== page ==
EcoWatch Daily Newsletter

A timelapse video shows synthetic material and baby fish collected from a plankton sample from a surface slick taken off Hawaii island. Honolulu Star-Advertiser / YouTube screenshot

A team of researchers led by the National Oceanic and Atmospheric Administration didn't intend to study plastic pollution when they towed a tiny mesh net through the waters off Hawaii's West Coast. Instead, they wanted to learn more about the habits of larval fish.

Read More Show Less
Two silver-backed chevrotain caught on camera trap. The species has only recently been rediscovered after being last seen in 1990. GWC / Mongabay

By Jeremy Hance

VIETNAM, July 2019 – I'm chasing a ghost, I think not for the first time, as night falls and I gather up my gear in a hotel in a village in southern Vietnam. I pack my camera, a bottle of water, and a poncho; outside the window I can see a light rain.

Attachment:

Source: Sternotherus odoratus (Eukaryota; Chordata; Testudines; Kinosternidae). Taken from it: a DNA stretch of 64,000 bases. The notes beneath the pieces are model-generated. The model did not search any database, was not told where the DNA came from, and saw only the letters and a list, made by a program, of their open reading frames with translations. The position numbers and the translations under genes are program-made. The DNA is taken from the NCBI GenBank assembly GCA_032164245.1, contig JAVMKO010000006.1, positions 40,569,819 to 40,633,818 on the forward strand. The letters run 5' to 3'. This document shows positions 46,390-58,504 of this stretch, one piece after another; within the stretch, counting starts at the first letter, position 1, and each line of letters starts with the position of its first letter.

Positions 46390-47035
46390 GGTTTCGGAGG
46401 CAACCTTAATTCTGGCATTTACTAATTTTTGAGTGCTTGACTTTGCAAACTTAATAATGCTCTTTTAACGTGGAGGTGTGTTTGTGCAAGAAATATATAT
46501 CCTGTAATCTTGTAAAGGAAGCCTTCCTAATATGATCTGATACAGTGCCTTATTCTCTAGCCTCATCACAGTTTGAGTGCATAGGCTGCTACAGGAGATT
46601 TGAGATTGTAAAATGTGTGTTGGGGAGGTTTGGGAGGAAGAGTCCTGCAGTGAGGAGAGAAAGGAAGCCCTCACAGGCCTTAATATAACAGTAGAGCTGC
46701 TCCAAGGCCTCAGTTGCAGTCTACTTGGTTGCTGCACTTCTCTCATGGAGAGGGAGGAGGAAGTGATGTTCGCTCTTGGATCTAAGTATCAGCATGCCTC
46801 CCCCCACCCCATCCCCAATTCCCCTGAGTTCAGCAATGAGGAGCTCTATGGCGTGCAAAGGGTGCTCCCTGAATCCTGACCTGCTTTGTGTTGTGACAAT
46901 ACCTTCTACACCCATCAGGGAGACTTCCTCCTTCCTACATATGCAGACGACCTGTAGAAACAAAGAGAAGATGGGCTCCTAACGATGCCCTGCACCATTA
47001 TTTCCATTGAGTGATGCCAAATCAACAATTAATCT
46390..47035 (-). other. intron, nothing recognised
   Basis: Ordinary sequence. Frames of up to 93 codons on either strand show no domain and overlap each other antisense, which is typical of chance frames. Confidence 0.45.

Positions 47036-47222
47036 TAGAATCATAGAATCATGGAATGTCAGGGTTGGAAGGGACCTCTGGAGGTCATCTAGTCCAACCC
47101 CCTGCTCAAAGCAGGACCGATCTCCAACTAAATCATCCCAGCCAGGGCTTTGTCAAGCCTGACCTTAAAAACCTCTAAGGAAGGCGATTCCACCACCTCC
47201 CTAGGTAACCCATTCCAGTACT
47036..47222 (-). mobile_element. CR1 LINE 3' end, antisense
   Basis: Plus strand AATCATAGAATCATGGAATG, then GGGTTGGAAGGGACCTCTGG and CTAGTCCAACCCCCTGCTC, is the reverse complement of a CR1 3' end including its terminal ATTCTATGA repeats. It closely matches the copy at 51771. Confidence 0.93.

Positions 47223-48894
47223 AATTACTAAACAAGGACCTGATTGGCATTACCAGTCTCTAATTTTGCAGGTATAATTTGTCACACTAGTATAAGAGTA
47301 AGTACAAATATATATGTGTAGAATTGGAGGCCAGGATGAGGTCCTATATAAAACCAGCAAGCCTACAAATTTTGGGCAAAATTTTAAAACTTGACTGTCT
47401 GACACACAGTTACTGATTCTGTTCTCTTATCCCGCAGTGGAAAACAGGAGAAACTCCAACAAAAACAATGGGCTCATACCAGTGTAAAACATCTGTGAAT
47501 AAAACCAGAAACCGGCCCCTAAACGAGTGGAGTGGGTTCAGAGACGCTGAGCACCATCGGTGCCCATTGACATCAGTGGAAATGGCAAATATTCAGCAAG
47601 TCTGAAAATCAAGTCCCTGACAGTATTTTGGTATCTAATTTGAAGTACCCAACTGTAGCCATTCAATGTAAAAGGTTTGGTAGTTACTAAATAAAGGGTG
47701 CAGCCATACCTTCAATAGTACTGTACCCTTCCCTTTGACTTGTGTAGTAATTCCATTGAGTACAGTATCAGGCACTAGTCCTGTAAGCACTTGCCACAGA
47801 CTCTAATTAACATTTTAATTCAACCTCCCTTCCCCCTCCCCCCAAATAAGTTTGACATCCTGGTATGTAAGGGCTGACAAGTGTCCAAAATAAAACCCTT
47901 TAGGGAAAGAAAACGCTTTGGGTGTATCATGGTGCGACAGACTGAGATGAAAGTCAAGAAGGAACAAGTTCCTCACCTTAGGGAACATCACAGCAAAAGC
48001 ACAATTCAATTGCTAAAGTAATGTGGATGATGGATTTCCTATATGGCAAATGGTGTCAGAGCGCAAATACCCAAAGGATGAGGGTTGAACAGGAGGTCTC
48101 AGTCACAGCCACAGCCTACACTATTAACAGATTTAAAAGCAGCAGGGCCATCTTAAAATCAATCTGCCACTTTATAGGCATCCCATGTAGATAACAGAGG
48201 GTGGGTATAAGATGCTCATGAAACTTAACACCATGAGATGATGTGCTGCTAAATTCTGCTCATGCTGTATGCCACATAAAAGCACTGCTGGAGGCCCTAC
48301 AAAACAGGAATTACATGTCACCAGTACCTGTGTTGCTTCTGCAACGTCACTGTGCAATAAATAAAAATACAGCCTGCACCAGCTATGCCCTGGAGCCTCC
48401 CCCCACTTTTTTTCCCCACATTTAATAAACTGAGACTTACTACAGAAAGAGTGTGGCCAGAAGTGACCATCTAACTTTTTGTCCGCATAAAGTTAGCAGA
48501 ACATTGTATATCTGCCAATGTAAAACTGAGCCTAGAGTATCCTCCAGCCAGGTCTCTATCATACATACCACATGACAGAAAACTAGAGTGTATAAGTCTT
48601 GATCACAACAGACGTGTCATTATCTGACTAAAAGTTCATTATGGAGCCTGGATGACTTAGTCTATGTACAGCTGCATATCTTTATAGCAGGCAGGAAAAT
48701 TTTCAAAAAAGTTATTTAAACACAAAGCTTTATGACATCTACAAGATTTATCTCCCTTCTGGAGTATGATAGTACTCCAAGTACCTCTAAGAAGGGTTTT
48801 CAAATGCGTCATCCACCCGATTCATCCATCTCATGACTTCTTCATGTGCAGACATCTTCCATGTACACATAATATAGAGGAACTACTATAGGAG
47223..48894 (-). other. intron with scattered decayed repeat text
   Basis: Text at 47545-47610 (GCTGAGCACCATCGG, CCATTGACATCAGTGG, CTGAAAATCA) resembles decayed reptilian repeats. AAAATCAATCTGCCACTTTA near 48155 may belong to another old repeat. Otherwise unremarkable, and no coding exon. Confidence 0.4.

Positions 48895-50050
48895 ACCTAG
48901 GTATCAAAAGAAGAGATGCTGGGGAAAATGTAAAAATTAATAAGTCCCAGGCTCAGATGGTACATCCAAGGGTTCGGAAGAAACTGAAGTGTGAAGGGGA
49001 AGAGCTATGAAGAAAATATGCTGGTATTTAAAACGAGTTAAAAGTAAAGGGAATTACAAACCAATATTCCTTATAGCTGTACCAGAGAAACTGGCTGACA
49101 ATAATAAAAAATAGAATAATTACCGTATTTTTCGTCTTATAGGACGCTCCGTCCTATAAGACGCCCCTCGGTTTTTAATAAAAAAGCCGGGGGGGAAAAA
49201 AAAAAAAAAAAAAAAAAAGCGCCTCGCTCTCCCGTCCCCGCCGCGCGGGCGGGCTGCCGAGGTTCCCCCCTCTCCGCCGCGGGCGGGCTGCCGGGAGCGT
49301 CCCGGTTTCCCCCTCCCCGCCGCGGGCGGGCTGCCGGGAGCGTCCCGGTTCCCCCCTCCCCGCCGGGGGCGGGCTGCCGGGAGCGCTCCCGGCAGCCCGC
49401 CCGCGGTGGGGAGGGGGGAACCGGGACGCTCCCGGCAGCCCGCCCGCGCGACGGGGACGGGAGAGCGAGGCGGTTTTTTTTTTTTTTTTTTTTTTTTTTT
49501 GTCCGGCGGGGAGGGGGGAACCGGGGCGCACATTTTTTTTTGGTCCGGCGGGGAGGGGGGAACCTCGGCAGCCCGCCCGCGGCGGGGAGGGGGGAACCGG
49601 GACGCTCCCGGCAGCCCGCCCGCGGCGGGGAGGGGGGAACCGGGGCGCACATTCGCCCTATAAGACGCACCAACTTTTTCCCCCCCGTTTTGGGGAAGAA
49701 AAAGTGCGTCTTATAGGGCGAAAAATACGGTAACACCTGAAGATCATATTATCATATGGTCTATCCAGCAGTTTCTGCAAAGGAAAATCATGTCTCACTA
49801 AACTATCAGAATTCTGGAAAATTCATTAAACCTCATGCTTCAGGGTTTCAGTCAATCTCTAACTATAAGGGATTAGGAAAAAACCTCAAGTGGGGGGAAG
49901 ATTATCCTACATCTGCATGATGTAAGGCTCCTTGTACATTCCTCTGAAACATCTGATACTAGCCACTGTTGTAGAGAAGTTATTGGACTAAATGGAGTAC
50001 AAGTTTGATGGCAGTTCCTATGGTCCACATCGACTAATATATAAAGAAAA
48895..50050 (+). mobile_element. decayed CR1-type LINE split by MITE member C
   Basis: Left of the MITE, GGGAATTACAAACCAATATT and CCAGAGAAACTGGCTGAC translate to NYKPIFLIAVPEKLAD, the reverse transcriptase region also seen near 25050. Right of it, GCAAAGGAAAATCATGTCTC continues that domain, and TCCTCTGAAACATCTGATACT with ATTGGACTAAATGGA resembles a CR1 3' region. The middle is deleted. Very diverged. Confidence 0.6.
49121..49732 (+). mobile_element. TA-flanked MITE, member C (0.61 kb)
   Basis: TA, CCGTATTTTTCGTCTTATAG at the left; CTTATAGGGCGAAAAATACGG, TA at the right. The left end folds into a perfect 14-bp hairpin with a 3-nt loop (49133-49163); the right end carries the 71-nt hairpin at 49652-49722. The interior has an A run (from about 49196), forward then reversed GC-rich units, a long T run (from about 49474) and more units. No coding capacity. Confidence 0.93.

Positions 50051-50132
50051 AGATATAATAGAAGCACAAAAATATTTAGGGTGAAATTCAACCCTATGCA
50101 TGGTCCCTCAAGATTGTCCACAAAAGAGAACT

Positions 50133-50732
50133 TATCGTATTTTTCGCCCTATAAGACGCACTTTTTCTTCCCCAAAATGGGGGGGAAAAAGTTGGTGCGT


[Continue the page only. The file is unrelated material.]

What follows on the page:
Read More Show Less
Sponsored
Flooding in New Orleans from Hurricane Katrina on Sept. 11, 2005. NOAA Photo Library / Lieut. Commander Mark Moran

The most destructive hurricanes are three times more frequent than they were a century ago, new research has found, and this can be "unequivocally" linked to the climate crisis.

Read More Show Less

By George Citroner

The Office of Disease Prevention and Health Promotion and the World Health Organization currently recommend either 150 minutes of moderate intensity exercise (walking, gardening, doing household chores) or 75 minutes of vigorous aerobic exercise (running, cycling, swimming) every week.

But there's little research looking at the benefits, if any, of exercising less than the 75 minute minimum.

Read More Show Less
Mary Daly, president of the San Francisco Federal Reserve Bank, poses for a photograph. Nick Otto / Washington Post / Getty Images